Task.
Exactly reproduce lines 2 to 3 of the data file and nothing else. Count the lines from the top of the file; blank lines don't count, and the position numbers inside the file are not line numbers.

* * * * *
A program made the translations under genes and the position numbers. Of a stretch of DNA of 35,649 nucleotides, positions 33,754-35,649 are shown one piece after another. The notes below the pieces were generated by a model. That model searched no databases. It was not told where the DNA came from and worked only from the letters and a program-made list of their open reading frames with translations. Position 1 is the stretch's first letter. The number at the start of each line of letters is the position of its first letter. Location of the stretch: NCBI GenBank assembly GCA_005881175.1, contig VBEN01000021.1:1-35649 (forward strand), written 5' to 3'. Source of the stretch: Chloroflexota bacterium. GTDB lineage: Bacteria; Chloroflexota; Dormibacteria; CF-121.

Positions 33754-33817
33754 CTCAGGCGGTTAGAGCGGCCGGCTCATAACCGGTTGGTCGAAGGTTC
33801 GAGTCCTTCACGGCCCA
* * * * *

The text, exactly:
Positions 33754-33817
33754 CTCAGGCGGTTAGAGCGGCCGGCTCATAACCGGTTGGTCGAAGGTTC